Last year, a professor at the Indian Science Congress, in Mumbai, claimed that India possessed airplanes seven thousand years ago. He isn’t alone in such beliefs. When a certain swathe of India’s population considers the country’s ancient past, it doesn’t see a country fragmented into kingdoms, savaged by caste divisions, and mired in poverty; rather, what’s envisioned is a vast, unified Hindu empire stretching from Kashmir to the Indian tip at Kanyakumari. This imagined entity brims with characters from Indian epics and spits out grand inventions that would put scientists in the twenty-first century to shame—not only airplanes but cars, plastic surgery, and stem-cell research. What these Indians see, in other words, is an India that was once greater than any other nation on earth, and which has since fallen into a cruddy, postcolonial despair. Muslim and British invaders, they insist, have sapped the subcontinent’s energies over the past millennium.

This is a major strand of the nativist philosophy espoused by Prime Minister Narendra Modi and the flotilla of parties and social organizations that escorted him to power, in 2014. It is, in the rippling and echoing way of world events, in step with archaic right-wing movements everywhere—Make India Great Again would be a suitable slogan—and it is untroubled by facts. In the past year, right-wing mobs have lynched and beaten Muslims and Dalits (the former untouchables, who have often refused to be co-opted by upper-class-dominated Hindu nationalism) in Delhi, Haryana, Uttar Pradesh, Gujarat, Madhya Pradesh, and Jharkhand for allegedly eating beef, a crime that these nationalists cannot condone after a millennium of their religion’s supposed persecution. (Hinduism has always been the majority religion on the subcontinent.) Dormant laws in Indian states banning cow-slaughter and beef consumption are now being enforced. In January, a Dalit Ph.D. student at Hyderabad University hanged himself from the ceiling fan in his room after right-wing groups bore down on him for his activism. Elsewhere, emboldened nationalist groups have intimidated fiction writers, scholars, and publishers into silence for wounding religious sentiments. Student protests are branded “anti-national” and slapped with sedition charges.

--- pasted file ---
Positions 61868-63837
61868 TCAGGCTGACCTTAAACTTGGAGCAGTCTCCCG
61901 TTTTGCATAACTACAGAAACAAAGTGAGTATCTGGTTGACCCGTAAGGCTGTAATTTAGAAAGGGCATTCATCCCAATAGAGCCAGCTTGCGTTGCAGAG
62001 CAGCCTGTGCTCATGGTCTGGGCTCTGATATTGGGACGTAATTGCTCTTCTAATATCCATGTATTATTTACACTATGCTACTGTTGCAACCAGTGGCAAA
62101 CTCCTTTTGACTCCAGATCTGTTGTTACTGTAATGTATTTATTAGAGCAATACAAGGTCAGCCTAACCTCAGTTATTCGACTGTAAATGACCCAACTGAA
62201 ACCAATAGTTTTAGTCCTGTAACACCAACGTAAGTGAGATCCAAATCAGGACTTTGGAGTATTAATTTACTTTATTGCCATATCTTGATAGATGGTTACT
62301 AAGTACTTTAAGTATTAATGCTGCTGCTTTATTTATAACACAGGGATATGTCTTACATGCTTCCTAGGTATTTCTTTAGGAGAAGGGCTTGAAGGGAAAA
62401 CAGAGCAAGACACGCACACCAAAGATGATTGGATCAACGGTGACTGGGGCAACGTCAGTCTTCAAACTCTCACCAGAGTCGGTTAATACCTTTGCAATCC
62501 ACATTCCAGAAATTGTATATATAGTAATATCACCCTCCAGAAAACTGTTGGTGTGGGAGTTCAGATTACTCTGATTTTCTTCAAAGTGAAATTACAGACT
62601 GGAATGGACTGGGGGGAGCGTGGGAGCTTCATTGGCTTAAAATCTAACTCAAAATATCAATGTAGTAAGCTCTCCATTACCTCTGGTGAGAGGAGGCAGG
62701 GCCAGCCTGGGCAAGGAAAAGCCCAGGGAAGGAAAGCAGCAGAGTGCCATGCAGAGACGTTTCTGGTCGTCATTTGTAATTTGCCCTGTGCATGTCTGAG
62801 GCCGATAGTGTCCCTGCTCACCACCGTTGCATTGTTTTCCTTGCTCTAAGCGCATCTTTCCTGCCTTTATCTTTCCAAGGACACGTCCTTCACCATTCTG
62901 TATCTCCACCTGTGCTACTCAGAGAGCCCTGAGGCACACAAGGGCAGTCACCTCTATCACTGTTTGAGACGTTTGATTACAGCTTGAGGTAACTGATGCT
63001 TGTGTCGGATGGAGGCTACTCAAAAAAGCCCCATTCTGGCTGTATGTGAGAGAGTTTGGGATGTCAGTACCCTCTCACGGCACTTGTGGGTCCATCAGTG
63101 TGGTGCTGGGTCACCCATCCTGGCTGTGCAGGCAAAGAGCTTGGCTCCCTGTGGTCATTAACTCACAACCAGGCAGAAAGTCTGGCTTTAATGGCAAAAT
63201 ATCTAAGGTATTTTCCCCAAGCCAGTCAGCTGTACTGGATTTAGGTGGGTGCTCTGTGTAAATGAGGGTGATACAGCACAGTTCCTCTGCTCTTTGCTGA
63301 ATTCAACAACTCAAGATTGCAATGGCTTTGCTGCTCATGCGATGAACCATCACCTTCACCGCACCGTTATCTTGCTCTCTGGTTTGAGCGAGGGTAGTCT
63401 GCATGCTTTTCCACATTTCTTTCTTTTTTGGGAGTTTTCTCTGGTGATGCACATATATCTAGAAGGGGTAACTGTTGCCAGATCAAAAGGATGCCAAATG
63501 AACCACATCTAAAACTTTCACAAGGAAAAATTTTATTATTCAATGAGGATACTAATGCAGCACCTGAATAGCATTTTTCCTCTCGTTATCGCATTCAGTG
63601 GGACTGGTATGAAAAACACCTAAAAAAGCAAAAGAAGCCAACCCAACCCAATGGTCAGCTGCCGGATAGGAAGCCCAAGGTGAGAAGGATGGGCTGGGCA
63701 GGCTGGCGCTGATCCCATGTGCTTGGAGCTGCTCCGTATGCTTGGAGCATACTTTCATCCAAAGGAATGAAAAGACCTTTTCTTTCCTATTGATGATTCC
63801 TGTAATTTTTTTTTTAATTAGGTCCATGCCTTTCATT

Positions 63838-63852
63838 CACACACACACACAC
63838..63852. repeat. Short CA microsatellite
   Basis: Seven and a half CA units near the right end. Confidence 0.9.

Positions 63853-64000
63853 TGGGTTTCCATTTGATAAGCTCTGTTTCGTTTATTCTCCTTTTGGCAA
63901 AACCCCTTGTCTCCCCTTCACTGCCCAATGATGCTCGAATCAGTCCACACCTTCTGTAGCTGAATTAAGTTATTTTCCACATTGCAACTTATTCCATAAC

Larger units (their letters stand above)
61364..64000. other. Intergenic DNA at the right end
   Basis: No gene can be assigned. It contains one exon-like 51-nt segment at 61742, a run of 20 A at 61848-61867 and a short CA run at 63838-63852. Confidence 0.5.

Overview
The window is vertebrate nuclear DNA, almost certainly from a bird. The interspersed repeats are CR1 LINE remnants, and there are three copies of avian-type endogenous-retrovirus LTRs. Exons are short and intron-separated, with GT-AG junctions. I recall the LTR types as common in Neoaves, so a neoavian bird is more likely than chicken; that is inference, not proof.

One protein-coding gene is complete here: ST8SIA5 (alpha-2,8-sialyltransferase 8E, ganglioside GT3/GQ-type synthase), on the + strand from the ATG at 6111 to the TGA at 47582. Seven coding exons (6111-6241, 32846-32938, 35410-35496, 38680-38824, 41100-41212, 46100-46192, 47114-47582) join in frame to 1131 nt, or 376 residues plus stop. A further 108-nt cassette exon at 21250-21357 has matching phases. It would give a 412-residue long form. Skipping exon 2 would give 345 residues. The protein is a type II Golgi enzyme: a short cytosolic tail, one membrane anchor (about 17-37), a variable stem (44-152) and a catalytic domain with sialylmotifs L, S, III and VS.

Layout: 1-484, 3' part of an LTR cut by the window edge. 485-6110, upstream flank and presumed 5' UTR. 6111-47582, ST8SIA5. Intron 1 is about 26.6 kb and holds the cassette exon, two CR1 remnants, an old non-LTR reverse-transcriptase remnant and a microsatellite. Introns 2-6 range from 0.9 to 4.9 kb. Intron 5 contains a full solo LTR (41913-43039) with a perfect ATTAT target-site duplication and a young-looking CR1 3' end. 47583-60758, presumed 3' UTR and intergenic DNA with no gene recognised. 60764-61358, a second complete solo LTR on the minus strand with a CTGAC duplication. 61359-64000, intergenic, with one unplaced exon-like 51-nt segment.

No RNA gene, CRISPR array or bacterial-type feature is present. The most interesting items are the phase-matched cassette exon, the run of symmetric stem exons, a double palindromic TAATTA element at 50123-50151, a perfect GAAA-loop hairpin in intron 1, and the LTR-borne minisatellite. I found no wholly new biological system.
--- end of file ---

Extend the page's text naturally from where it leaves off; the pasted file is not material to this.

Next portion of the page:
In India, right now, the past is violently alive, and it is being bandied about like a blunt instrument, striking down those who try to speak sense to the present or who try to point out that this past is itself a fiction.

One of the intellectuals involved in calling the right’s bluff is the Indian scholar Sunil Khilnani, who has just published an incisive work of popular history, “Incarnations: India in Fifty Lives.” Where the opposition is clamorous, the book is calm; where the opposition flexes its Vedic muscles, the book is undercutting, irreverent, and impish. It attempts to show, through prodigious but lightly worn scholarship, how complex and heterodox the Indian past was, and how it has been, and continues to be, constructed.

Khilnani begins with the Buddha, who lived around 500 B.C.E., and is thus, Khilnani writes, the “first individual personality we can recognize in the subcontinent’s history,” as well as an apostle of neutrality and nonviolence. The Buddha’s religion has receded in India, except as a balm to the Dalits, who escaped into it, and as a self-help tool for a sliver of the upper classes, who have embraced it the way that some people in the West do. Buddha prefigures many of the themes in the book. A sheltered man, he is moved by his first encounter with suffering, and leaves behind his wealthy family to wander India in the thrall of slowly budding new ideas. He is serene and centered amid violence. He is open-minded and against sects in a Brahmin-dominated society. He calls for a total reinvention of Hinduism—one that becomes its own religion.....
Riaz Haq said…